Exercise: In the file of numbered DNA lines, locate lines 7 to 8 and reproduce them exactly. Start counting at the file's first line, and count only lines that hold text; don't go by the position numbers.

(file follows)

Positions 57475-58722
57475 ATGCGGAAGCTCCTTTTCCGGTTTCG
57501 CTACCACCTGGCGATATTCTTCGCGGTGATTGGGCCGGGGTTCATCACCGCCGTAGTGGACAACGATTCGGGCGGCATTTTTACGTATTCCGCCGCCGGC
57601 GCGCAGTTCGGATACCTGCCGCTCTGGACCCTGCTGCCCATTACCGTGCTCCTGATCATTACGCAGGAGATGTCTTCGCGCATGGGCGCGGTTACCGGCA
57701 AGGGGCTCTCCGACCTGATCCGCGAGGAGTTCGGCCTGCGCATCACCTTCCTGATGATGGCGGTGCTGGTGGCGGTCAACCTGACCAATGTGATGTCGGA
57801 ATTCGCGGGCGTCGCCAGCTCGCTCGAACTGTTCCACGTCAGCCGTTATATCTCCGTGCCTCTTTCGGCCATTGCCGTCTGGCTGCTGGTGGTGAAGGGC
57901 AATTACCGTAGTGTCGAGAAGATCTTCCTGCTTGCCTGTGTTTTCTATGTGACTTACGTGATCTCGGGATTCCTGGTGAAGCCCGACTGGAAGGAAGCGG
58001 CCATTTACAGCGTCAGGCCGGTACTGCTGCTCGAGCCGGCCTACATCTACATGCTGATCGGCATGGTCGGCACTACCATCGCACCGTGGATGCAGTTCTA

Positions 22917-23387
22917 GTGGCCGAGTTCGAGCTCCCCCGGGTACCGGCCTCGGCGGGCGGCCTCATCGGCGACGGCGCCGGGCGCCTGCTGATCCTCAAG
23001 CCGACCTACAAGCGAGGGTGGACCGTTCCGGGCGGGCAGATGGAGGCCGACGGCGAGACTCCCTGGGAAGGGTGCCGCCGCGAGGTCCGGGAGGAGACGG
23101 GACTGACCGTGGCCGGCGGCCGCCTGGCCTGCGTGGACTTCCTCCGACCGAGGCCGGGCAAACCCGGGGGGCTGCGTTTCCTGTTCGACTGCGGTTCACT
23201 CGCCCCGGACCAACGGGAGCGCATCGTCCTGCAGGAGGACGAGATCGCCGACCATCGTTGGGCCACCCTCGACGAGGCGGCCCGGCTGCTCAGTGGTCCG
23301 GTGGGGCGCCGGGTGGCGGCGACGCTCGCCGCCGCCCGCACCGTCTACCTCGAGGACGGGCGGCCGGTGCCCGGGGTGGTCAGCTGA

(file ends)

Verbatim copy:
57901 AATTACCGTAGTGTCGAGAAGATCTTCCTGCTTGCCTGTGTTTTCTATGTGACTTACGTGATCTCGGGATTCCTGGTGAAGCCCGACTGGAAGGAAGCGG
58001 CCATTTACAGCGTCAGGCCGGTACTGCTGCTCGAGCCGGCCTACATCTACATGCTGATCGGCATGGTCGGCACTACCATCGCACCGTGGATGCAGTTCTA